miércoles, abril 14, 2010

Our main orchestras and their programming: an evaluation

            A week ago I gave a wish list of symphonic works I would like our orchestras to programme. Now I will offer a synthesis of what is promised for this season. The main orchestras have already played pre-season concerts; I wrote a month ago about one of the Buenos Aires Philharmonic´s sessions at the Parque Centenario; and the National Symphony has played two concerts at the Bolsa de Comercio.
            Both orchestras operate under very different conditions; I will start with the Phil. The decision to give their subscription series at the reopened Colón means  that the big season starts only in June, quite late in the game. On the preceding months they have little to do, just the four Parque Centenario concerts; so the Colón will be paying salaries during five months (January to May) for only four concerts. Recently their Executive Director Eduardo Ihidoype was named Director at the Colón Institute of Art; no replacement has been announced. Arturo Diemecke remains as Artistic Director and Principal Conductor, and again has by far the lion´s part. This year the subscription series has l8 concerts on Thursdays at the Colón, and with an innovation: they start at 8 p.m. Prices are high.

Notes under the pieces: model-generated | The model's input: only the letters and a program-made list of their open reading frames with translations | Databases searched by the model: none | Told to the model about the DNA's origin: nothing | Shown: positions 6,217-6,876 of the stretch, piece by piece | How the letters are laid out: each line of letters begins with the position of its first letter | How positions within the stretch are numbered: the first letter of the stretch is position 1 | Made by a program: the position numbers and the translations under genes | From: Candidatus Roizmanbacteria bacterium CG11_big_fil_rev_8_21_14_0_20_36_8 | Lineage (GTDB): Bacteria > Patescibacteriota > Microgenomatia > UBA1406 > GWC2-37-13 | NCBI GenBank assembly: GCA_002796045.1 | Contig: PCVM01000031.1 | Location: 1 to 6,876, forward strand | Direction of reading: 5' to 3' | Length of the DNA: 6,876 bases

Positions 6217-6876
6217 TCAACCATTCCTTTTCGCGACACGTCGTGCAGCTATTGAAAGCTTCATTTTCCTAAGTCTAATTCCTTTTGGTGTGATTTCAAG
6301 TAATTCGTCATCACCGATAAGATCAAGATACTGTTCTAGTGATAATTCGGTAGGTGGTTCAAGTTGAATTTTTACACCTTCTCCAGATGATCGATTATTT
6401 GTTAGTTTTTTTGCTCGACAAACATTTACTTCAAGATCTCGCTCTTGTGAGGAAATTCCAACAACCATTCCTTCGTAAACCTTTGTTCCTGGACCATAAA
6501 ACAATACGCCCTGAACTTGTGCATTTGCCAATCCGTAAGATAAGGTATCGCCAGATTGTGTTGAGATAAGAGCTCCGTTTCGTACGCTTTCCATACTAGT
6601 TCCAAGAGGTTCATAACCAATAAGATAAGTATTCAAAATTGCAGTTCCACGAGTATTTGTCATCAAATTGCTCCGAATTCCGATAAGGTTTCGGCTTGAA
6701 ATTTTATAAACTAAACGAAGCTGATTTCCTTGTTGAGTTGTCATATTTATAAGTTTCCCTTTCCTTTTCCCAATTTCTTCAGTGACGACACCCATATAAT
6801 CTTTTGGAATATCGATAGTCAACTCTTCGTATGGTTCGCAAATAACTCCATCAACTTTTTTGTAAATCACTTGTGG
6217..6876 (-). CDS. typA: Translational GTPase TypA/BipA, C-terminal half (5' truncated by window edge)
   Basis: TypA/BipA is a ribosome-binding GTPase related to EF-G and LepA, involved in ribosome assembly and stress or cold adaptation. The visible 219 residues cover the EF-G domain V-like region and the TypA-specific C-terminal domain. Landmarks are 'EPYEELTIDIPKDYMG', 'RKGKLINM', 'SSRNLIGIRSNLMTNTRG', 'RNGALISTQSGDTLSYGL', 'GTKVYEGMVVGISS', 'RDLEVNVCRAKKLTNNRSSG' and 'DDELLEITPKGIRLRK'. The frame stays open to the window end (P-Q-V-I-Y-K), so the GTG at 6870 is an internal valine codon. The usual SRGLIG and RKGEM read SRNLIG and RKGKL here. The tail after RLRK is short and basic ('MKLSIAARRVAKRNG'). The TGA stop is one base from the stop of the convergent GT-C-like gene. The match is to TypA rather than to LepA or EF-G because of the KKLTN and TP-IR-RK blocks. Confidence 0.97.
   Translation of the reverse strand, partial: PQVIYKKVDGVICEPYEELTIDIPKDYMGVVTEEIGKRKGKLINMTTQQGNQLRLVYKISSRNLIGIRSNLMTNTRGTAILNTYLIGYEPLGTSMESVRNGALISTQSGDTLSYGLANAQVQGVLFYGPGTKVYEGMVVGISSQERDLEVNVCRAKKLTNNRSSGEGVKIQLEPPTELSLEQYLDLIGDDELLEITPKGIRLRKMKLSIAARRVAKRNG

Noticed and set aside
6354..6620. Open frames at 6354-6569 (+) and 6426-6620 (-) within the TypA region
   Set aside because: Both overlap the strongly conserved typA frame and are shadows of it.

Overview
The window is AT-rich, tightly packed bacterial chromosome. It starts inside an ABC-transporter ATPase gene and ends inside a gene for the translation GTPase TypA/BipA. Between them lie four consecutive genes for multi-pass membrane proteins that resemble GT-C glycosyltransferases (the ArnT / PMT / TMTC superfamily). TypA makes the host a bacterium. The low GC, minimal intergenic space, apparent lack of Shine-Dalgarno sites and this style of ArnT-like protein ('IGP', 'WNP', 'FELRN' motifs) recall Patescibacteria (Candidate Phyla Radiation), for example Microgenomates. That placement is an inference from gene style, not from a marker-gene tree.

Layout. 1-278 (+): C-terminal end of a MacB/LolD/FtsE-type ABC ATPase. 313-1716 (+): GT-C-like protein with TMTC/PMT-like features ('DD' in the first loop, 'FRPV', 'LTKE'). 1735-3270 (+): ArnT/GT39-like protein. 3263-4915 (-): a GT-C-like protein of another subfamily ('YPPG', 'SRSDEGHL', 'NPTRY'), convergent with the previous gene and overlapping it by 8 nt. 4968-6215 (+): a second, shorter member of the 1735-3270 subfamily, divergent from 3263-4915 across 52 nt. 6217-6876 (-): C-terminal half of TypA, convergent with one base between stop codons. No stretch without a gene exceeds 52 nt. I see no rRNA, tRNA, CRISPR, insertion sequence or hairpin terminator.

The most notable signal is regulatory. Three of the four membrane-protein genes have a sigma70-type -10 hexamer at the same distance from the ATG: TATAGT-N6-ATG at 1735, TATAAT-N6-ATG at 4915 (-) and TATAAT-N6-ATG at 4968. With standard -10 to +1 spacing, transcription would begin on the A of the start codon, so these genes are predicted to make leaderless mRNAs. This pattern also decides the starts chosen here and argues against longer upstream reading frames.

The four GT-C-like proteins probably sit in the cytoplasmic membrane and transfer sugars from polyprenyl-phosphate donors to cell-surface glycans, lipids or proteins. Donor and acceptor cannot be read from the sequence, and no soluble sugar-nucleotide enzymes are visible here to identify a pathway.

I have no space to list each concert, so I will mention some highlights. As the bad policy is to leave first performances unannounced, I tread on unsteady ground, but here is a list of unfamiliar scores that may be heard here for the first time: the most important, Suk´s Symphony "Asrael", strong and uncompromising; and Enesco´s Second Symphony, diffuse but imaginative. From Mexican Ezequiel Viñao: "El sueño de Cristóbal". From Unsuk Chin: "Santka Ekatala", presented by lady conductor Shi-Yeon Sung. The unnecessary transcription for flute by Rampal of Khachaturian´s Concerto for violin (with Sharon Bezaly). Rossen Milanov conducts not only Enescu´s symphony but also Vladigerov´s Improvisation and toccata and Messiaen´s "Concerto à quatre", in what is surely the most enterprising programme of the season. The minimalist Steve Reich´s "Desert music". Argentine scores: Jorge Calandrelli´s "Concerto for jazz clarinet" (with Eddie Daniels); the much promoted Osvaldo Golijov´s "ZZ´s dream"; Gerardo Gandini´s "Three pieces for orchestra-Diary VI";  Luis Mucillo´s "Corpus Christi", a creator with a deep metaphysical strain. And the German Bernd Alois Zimmermann´s interesting Trumpet Concerto "Nobody knows the trouble I see", with Reinhold Friedrich .